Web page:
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PostPosted: Fri Apr 10, 2015 5:52 pm 
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SNP had said they will never work with the Conservatives, and Labour has ruled out a coalition with SNP. But SNP can still use their votes to try to deny the Conservatives any power. I think it's going to be a huge mess unless the Conservatives or Labour do way better than expected or unless a really unlikely coalition emerges.

FiveThirtyEight has fantastic coverage of the UK election, by the way. LM already linked to one of their things.

My favorite party name ever is Plaid Cymru, the Welsh nationalist party. But don't ask me to pronounce it.


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PostPosted: Sat Apr 11, 2015 1:48 am 
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I'm not convinced that a parliamentary system is better then the one we have in the U.S. (or that it isn't), but it is definitely more entertaining!

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PostPosted: Thu May 07, 2015 8:30 am 
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Polls will close in about twelve hours. Can you form a government?

I can manage a shaky one with Labour, but I can't find any path to 326 for the Tories.

Also from The Guardian, a guide to the election for non-Brits.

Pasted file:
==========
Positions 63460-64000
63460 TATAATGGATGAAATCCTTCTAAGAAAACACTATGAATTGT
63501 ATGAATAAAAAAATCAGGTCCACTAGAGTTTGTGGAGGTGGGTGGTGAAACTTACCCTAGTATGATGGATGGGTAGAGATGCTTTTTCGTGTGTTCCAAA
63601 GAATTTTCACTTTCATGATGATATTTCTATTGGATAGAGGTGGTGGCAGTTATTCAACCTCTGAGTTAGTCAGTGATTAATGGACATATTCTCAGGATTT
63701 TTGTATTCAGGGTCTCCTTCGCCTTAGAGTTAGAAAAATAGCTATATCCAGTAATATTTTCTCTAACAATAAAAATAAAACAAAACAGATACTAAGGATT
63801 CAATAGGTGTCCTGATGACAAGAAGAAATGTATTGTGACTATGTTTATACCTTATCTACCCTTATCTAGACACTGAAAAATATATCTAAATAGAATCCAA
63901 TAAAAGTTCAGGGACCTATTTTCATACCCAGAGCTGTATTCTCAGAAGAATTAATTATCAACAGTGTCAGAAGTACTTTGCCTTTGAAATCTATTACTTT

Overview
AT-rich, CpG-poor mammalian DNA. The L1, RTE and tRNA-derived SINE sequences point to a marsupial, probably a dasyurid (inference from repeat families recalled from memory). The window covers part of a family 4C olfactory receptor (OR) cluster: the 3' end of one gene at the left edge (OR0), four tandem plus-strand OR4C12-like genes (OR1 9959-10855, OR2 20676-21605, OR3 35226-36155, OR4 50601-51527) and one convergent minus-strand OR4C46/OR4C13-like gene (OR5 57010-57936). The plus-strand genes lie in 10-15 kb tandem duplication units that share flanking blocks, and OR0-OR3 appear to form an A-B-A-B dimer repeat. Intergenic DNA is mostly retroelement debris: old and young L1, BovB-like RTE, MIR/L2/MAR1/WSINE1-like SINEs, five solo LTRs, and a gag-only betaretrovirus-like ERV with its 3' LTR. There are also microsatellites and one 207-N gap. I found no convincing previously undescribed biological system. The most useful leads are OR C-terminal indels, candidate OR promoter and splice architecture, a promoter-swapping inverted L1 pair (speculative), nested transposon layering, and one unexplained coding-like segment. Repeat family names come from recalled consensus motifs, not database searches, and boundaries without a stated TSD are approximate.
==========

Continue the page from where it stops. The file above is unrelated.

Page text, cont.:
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PostPosted: Thu May 07, 2015 2:29 pm 
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Thanks for posting that guide, L_M. Very helpful to this ignorant Yank.

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PostPosted: Thu May 07, 2015 3:03 pm 
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I voted for Labour this morning, in a Tory stronghold. In another universe, I could have been a Conservative, if that party really did stand for fiscal responsibility and had not this present coalition so mercilessly targeted the poor, the disabled and those with mental health issues.

This will be a fascinating, and nerve-wracking, election. :shock:

There could be two equally dubious outcomes: the Tories sharing power with UKIP (noooooooooooo!) or Labour having to share power with the Scottish National Party, which will be ... interesting. To say the least. :suspicious: It is incredibly ironic that as Scotland voted to stay part of the Union last year, the Scottish National Party might well end up calling the shots and having a big say over what happens in England. Wow, and LOL. Ed Miliband, the Labour Party leader (who has conducted himself well despite the merciless mocking by the right-wing press) has said emphatically that Labour will not be sharing power with the SNP. Hum, well, we'll just have to see.

Funny stuff about Nicola Sturgeon here, the charismatic and formidable leader of the SNP (The Mash is like The Onion, :D):
http://www.thedailymash.co.uk/politics/ ... 5050798104

And on a serious note, an American view of the proceedings. "This is politics at its edge-of-its-seat best, a total engagement, with almost everything up for grabs."
http://www.usatoday.com/story/news/worl ... /26863787/